|Publication number||US5457234 A|
|Application number||US 08/262,712|
|Publication date||Oct 10, 1995|
|Filing date||Jun 20, 1994|
|Priority date||Jun 20, 1994|
|Publication number||08262712, 262712, US 5457234 A, US 5457234A, US-A-5457234, US5457234 A, US5457234A|
|Inventors||James E. Shaw|
|Original Assignee||Phillips Petroleum Company|
|Export Citation||BiBTeX, EndNote, RefMan|
|Patent Citations (13), Referenced by (11), Classifications (8), Legal Events (4)|
|External Links: USPTO, USPTO Assignment, Espacenet|
The present invention relates to a process for treating organic polysulfide compounds and to a product thereby.
Organic polysulfides containing two to five or even more sulfur atoms in the molecules have been found useful for many purposes such as additives for elastomers, antioxidants for lubricating oils, intermediates for the production of organic chemicals, insecticides, germicides and as an additive to diesel fuels to improve the octane number and ignition qualities of these fuels. These compounds have also been found useful in the compounding of extreme pressure lubricants and in the acceleration of rubber treating processes.
Such polysulfide compounds can be prepared by reacting mercaptans with elemental sulfur in the presence of a basic catalyst. For example, Biensan et al (U.S. Pat. No. 3,308,166) discloses that polysulfides can be prepared from a mercaptan and sulfur catalyzed by an amine using an alcohol promoter.
However, it has been shown that the polysulfide compounds cause metal corrosion partly due to the presence of polysulfide compounds having four or more sulfur atoms. A small quantity of these polysulfide compounds having four or more sulfur atoms are always present when a polysulfide compound having less than four sulfur atoms is prepared. Therefore, there is need to reduce the metal corrosiveness of the polysulfide compounds. It would also be a significant contribution to the art if a process were developed for reducing the metal corrosiveness of organic polysulfide compounds.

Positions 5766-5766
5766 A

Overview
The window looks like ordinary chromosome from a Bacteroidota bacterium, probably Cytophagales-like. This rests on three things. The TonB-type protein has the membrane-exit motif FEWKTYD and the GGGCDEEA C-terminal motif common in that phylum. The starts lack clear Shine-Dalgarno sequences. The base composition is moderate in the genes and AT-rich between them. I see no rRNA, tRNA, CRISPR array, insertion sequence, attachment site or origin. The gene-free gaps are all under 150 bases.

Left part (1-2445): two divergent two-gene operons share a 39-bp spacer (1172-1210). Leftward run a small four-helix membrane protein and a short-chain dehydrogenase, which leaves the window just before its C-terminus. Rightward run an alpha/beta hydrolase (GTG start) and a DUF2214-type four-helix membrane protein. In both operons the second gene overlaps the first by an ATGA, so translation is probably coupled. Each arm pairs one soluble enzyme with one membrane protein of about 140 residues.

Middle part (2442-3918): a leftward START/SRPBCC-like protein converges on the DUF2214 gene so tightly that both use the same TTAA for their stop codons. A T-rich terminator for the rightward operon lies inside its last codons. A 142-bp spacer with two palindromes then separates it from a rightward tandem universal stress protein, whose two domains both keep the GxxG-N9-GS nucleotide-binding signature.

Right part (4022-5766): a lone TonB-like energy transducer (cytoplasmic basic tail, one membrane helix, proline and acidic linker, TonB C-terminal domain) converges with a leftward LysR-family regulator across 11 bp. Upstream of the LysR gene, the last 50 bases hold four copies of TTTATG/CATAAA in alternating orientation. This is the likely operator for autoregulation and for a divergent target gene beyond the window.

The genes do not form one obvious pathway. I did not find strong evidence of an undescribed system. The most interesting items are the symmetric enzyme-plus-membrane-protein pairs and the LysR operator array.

An object of the present invention is to provide a process for treating organic polysulfide compounds. Another object of the invention is to reduce the metal corrosiveness of organic polysulfide compounds. A further object of the present invention is to reduce the concentration of polysulfide compounds having four or more sulfur atoms in the molecules in organic polysulfide compound preparations which are mainly trisulfides. Still another object of the invention is to reduce the concentration of an organic trisulfide compound from a mixture containing an organic disulfide and an organic trisulfide. Other objects and advantages will become more apparent as the invention is more fully disclosed hereinbelow.